We Need Diverse Wedding Readings

Wedding season is in full swing. In fact, I’ve just returned from my sister’s wedding. One of my most fun tasks as a maid of honor was to help hunt for ceremony readings. While my sister and her husband found readings that perfectly reflected their heritage and history of a couple, sifting through online suggestions I noticed one thing: many of the lists featured a disproportionate number of white authors. Don’t get me wrong, I love Elizabeth Barrett Browning as much as the any former English major, but why not throw a little Nikki Giovanni into the mix? Or a nice excerpt from Gabriel García Márquez?

Here are twenty-two ideas for literary wedding readings written by authors of color. Whether you are planning a ceremony or daydreaming (like me!) I hope you enjoy and ante up some of your own diverse suggestions in the comments.

Chimamanda Ngozi Adichie, Americanah  

She rested her head against his and felt, for the first time, what she would often feel with him: a self-affection. He made her like herself. With him, she was at ease; her skin felt as though it was her right size.. It seemed so natural, to talk to him about odd things. She had never done that before. The trust, so sudden and yet so complete, and the intimacy, frightened her.. But now she could think only of all the things she yet wanted to tell him, wanted to do with him.

Paul Laurence Dunbar, “Invitation to Love”

Come when the nights are bright with stars

Or when the moon is mellow;
Come when the sun his golden bars
Drops on the hay-field yellow.
Come in the twilight soft and gray,
Come in the night or come in the day,
Come, O love, whene’er you may,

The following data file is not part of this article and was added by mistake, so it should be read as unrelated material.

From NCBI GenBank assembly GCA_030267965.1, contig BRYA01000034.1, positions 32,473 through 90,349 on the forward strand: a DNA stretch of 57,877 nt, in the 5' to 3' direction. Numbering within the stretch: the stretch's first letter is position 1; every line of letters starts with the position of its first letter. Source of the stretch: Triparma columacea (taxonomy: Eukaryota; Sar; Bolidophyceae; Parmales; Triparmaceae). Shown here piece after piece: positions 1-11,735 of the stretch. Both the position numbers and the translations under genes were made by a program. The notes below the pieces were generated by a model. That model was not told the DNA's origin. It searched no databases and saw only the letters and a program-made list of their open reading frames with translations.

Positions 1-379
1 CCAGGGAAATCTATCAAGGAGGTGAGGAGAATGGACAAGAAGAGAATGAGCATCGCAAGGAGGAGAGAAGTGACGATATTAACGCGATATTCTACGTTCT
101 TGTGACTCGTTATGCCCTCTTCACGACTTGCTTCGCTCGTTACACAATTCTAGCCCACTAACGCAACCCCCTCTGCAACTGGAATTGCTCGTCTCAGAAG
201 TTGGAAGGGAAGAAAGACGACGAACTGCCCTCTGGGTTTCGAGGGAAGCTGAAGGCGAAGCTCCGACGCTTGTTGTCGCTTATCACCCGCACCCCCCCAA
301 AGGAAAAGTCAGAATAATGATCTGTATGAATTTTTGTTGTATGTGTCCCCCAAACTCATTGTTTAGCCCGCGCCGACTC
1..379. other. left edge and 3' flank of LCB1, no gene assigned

And you are welcome, welcome.

You are sweet, O Love, dear Love,
You are soft as the nesting dove.
Come to my heart and bring it rest
As the bird flies home to its welcome nest.

Come when my heart is full of grief
Or when my heart is merry;
Come with the falling of the leaf
Or with the redd’ning cherry.
Come when the year’s first blossom blows,
Come when the summer gleams and glows,
Come with the winter’s drifting snows,
And you are welcome, welcome.

Paulo Coelho, The Alchemist

When he looked into her eyes, he learned the most important part of the language that all the world spoke — the language that everyone on earth was capable of understanding in their heart. It was love.

Something older than humanity, more ancient than the desert. What the boy felt at that moment was that he was in the presence of the only woman in his life, and that, with no need for words, she recognized the same thing. Because when you know the language, it’s easy to understand that someone in the world awaits you, whether it’s in the middle of the desert or in some great city.

And when two such people encounter each other, the past and the future become unimportant. There is only that moment, and the incredible certainty that everything under the sun has been written by one hand only. It is the hand that evokes love, and creates a twin soul for every person in the world. Without such love, one’s dreams would have no meaning.